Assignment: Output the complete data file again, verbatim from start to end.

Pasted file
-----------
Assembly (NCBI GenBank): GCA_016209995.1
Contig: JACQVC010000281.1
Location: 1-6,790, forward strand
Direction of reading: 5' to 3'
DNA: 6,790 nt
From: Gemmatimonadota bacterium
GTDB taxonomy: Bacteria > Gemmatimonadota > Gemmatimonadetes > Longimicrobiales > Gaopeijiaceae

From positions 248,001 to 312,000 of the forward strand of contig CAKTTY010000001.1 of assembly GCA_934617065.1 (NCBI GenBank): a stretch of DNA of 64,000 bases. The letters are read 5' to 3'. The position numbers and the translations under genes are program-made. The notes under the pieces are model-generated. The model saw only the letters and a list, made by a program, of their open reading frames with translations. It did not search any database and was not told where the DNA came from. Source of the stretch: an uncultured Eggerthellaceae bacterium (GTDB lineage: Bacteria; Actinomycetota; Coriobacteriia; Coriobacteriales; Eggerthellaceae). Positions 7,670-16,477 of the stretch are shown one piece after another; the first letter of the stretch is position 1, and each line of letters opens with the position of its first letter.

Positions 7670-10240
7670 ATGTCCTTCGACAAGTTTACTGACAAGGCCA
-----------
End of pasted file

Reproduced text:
Assembly (NCBI GenBank): GCA_016209995.1
Contig: JACQVC010000281.1
Location: 1-6,790, forward strand
Direction of reading: 5' to 3'
DNA: 6,790 nt
From: Gemmatimonadota bacterium
GTDB taxonomy: Bacteria > Gemmatimonadota > Gemmatimonadetes > Longimicrobiales > Gaopeijiaceae

From positions 248,001 to 312,000 of the forward strand of contig CAKTTY010000001.1 of assembly GCA_934617065.1 (NCBI GenBank): a stretch of DNA of 64,000 bases. The letters are read 5' to 3'. The position numbers and the translations under genes are program-made. The notes under the pieces are model-generated. The model saw only the letters and a list, made by a program, of their open reading frames with translations. It did not search any database and was not told where the DNA came from. Source of the stretch: an uncultured Eggerthellaceae bacterium (GTDB lineage: Bacteria; Actinomycetota; Coriobacteriia; Coriobacteriales; Eggerthellaceae). Positions 7,670-16,477 of the stretch are shown one piece after another; the first letter of the stretch is position 1, and each line of letters opens with the position of its first letter.

Positions 7670-10240
7670 ATGTCCTTCGACAAGTTTACTGACAAGGCCA